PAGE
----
These should include advertisements in specific trade journals, web advertising, direct contact by show production staff via email or phone, direct mail campaigns, etc. 

When inquiring about these efforts, keep your "attendee avatar" in mind and consider whether their efforts correspond to your attendee profile.


Most trade shows have a website for you to register and check out speakers, events, etc. If their website is sub-par or down, it’s reasonable to believe they are putting minimal effort into marketing the show.


Their website should also pop up after a simple google search. 


For example, when we search for CES 2018, we can find all the info for the show right away:


The Consumer Electronics Show (CES) is easy to find and has lots of publicity. They have marketed their show very well.

The Consumer Electronics Show (CES) is easy to find and has lots of publicity. They have marketed their show very well.


If you can’t find their website or any marketing material for the show on the first page, they aren’t doing a good job of marketing the show effectively.

Reputable show producers can also provide pre-show promotion assistance to help you reach your target audience.

They will have in-show and post-show techniques to help capture attendee data using surveys and promotions. 

Ask how they can help you specifically in each of these areas.


Questions About Show Promotion Efforts:

  1. Are there noticeable marketing efforts online or in trade publications?

  2. Is their website searchable and functional?

  3. Do the show reps provide pre-show promotion assistance?

  4. Are industry leaders going/speaking at the show?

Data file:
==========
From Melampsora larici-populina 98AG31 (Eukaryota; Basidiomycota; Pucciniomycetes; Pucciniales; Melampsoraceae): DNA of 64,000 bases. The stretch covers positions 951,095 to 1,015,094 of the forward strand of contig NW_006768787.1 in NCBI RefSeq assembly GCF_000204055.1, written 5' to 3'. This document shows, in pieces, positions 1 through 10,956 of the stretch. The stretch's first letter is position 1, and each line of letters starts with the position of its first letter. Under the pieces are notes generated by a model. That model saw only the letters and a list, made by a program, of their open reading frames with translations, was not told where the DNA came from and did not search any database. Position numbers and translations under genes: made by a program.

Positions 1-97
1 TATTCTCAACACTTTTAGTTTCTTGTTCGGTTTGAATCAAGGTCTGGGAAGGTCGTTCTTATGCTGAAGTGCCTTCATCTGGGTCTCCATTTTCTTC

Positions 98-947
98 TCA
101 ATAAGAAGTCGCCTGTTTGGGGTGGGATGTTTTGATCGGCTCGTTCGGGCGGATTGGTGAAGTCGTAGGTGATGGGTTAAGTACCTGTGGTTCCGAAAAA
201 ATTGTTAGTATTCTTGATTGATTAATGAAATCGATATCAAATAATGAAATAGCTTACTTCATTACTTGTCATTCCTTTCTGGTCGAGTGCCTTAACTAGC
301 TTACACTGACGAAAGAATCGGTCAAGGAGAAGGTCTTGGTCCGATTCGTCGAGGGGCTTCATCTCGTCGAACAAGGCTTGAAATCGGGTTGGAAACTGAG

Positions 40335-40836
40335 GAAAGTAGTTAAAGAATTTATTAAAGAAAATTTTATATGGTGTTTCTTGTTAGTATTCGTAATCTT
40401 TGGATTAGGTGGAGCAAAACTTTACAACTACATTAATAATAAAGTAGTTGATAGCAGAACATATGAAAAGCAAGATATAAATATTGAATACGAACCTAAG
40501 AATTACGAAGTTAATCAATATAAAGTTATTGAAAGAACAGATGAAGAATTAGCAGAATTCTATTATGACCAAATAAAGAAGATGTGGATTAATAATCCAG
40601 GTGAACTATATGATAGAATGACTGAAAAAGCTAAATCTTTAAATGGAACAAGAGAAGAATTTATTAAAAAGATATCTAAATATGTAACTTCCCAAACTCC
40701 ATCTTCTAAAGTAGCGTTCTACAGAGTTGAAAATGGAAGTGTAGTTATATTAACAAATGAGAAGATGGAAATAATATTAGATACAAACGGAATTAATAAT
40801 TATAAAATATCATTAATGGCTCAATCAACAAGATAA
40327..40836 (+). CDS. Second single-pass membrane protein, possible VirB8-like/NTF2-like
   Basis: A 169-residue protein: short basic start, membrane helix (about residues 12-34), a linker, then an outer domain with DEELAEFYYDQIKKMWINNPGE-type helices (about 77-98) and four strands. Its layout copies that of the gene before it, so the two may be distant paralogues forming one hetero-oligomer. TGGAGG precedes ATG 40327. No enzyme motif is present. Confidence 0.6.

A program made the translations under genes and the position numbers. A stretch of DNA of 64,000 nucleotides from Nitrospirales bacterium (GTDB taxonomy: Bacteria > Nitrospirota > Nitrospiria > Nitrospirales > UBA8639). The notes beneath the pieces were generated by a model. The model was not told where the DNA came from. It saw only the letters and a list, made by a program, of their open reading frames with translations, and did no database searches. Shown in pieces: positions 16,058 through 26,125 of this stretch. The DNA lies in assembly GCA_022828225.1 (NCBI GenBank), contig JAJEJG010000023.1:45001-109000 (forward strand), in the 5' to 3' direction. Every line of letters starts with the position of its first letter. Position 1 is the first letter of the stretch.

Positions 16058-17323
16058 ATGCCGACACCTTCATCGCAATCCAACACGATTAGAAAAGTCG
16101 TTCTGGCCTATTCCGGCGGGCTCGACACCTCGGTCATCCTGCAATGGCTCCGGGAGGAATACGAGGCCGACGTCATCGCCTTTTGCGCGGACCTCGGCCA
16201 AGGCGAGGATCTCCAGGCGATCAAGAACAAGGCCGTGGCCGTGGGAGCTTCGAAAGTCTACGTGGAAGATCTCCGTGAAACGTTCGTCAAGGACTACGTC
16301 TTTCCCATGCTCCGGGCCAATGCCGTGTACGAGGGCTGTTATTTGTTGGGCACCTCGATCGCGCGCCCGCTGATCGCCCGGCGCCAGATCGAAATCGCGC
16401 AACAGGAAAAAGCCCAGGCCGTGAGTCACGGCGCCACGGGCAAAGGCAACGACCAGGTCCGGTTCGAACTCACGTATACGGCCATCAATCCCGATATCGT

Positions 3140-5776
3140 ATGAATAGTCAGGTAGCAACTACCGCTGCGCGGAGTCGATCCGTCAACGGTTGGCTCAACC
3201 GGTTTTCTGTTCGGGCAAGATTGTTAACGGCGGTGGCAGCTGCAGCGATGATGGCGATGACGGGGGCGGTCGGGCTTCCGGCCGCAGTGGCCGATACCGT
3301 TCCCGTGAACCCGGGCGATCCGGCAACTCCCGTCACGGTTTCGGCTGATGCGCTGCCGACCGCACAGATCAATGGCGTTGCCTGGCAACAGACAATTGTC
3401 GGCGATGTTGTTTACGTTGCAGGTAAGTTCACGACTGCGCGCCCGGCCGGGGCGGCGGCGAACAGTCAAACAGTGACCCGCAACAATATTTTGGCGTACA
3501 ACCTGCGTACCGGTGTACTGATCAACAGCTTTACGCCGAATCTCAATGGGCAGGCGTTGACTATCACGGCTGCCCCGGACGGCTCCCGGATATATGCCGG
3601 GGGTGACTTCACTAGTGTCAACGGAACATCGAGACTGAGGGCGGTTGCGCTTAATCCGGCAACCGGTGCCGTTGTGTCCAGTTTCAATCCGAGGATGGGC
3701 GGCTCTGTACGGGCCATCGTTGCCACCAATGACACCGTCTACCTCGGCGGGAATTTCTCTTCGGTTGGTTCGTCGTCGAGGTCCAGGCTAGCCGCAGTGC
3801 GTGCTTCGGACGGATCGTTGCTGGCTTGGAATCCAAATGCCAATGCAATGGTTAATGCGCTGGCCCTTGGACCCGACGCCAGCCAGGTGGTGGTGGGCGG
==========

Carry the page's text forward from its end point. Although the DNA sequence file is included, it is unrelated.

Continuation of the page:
5. What lead-capture techniques do they have available for you?


Step 4:

Visit the Trade Show and Obtain Reviews


If possible, try to attend the trade show before you become an exhibitor.

Some trade shows have multiple events per year, giving you plenty of opportunities to attend the show beforehand.

Although it is important to obtain as much data as possible from the show producer, it is just as important to get as much additional information as possible from actual exhibitors.


By walking the show floor and attending networking events at the show, you will be able to talk with exhibitors and get a feel for how things are going.


This relates not only to attendee information, but to other pertinent information such as their overall experience dealing with show services as well. 


If you approach exhibitors in the proper forum (obviously not while working the show floor) they are usually very happy to offer helpful information to you.


Ask them questions such as how many people have attended, how engaged the prospects are, if they’ll be back for the next show, etc.

If you cannot attend the trade show, you can contact a few exhibitors after the show to ask about their experience.